audience at an international conference
By: Doug On: August 22, 2016 In: Conferences, Interpreting Comments: 0

When organizing a conference or a meeting that requires simultaneous interpreters, you may need to procure an interpreting booth (or several).

But interpreting booths come in varying sizes and specifications. You’ll need to know which type suits your needs, or your interpreter could be left out in the cold.

By keeping in mind the needs of your audience, the size of your venue and your available resources, your conference’s interpreting should proceed smoothly, from setup to breakdown.

How Different Soundproof Booths Work

There are basically two different types of interpreting booths you can use for your conference: Tabletop interpreting booths and full-size interpreting booths.

Tabletop booths, as their name suggests, sit atop a table — any reasonably sturdy table will work. The interpreter sits at the table, with the upper body and interpreting equipment inside the booth.

However, the booth is not completely enclosed — it’s open in the back. Therefore it is not completely soundproof. On the upside, this also means it is small and easily transportable, and it can be set up and operated by a single person.

Full-size interpreting booths are standalone enclosures that come with the works: four walls, a floor, a ceiling, its own door and even its own ventilation system.

The interpreter(s) sit within the soundproof booth at a table (you’ll need to keep a spare at the venue available) with their equipment and work there throughout the conference. It’s usually recommended to have an audio technician available outside the booth to assist with any technical issues that may arise.

At a minimum, full-size booths are big enough to fit a pair of interpreters, but larger booths can accommodate as many as four if need be. Because of their size, they come in many parts, are harder to transport than tabletop booths and require more than one person to assemble and operate them.

Whichever type of interpreting booth is employed, the same audio equipment will be used by the interpreter. So be sure to consider the differences between booths when deciding which one will best serve the needs of your conference.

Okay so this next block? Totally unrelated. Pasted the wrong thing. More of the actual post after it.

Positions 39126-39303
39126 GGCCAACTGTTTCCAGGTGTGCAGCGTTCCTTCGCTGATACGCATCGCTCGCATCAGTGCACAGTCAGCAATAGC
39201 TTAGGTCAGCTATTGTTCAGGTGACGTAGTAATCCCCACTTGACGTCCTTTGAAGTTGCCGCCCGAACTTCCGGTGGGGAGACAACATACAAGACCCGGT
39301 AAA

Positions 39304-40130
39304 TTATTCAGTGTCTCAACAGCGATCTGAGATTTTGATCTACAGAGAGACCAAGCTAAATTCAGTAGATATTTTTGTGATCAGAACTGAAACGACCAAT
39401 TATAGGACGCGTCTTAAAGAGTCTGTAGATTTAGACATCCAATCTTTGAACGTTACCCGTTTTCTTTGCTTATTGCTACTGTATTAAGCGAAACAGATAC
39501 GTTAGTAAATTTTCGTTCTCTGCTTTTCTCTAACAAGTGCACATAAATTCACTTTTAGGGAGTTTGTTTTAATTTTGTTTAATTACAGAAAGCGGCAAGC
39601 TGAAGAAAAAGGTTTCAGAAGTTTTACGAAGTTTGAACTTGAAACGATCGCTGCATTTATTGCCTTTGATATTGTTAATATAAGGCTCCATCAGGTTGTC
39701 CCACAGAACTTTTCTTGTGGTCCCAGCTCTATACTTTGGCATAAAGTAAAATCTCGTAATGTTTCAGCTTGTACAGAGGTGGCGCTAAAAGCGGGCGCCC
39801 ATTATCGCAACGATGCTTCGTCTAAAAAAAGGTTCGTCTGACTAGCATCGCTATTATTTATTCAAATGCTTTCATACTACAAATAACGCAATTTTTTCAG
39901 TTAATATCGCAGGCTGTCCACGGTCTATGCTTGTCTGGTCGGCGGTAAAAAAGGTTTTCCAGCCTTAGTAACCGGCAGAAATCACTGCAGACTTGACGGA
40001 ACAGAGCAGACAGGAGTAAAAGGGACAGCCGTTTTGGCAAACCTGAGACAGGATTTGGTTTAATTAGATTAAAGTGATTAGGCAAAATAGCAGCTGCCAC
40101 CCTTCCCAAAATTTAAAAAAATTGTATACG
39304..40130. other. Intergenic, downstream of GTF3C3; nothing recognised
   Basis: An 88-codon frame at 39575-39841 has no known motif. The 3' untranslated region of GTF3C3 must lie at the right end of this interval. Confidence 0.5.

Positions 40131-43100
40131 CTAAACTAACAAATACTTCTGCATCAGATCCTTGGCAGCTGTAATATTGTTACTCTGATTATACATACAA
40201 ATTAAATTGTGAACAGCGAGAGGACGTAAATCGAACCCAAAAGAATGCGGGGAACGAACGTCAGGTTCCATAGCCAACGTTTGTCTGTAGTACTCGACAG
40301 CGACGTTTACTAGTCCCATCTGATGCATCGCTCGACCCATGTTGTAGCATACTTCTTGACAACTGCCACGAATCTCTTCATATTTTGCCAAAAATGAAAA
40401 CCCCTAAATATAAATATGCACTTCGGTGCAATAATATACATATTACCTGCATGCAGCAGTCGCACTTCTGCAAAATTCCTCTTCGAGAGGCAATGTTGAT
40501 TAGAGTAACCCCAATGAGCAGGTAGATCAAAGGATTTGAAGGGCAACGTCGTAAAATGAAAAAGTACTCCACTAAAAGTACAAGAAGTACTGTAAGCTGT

Where Different Soundproof Booths Are Placed

When you’re setting up the venue for your conference, there are a number of factors to consider when deciding where to place your interpreter, including the size and operating requirements of your interpreting booth.

Tabletop interpreting booths require minimal space and time for preparation; all you need is a sturdy table and a chair and you’re good to go. This makes tabletop booths ideal for smaller venues and venues where setup time may be a factor. For example, you may have a limited amount of time to use a room and don’t want to spend most of it putting the interpreter’s booth together — not to mention dismantling it afterward.

Because they’re not totally soundproof, it’s a good idea to position tabletop booths with their back facing a wall or other area devoid of attendees. This will help prevent sound from the audience interfering with the interpretation and vice versa.

Full-size interpretation booths need both space and time allocated for setup. The amount of room and time needed increases depending on how big a booth you require: as you might imagine, larger booths take more time to assemble. Regardless of the booth’s actual dimensions, however, expect to allow about two hours for assembly and equipment testing.

A full-size interpretation booth should be positioned so that the interpreters have a good view of the speaker but don’t obstruct the view of the audience. Ideally this would be at the back of the room, but if the size of your venue doesn’t allow this you’ll need to give yourself extra prep time to arrange seating to accommodate the interpretation booth.

And no matter which type of interpreting booth you use, or where you position it, be sure there’s an electrical outlet nearby! It’ll be hard for a conference interpreter to speak to your audience if the microphone doesn’t have any power.

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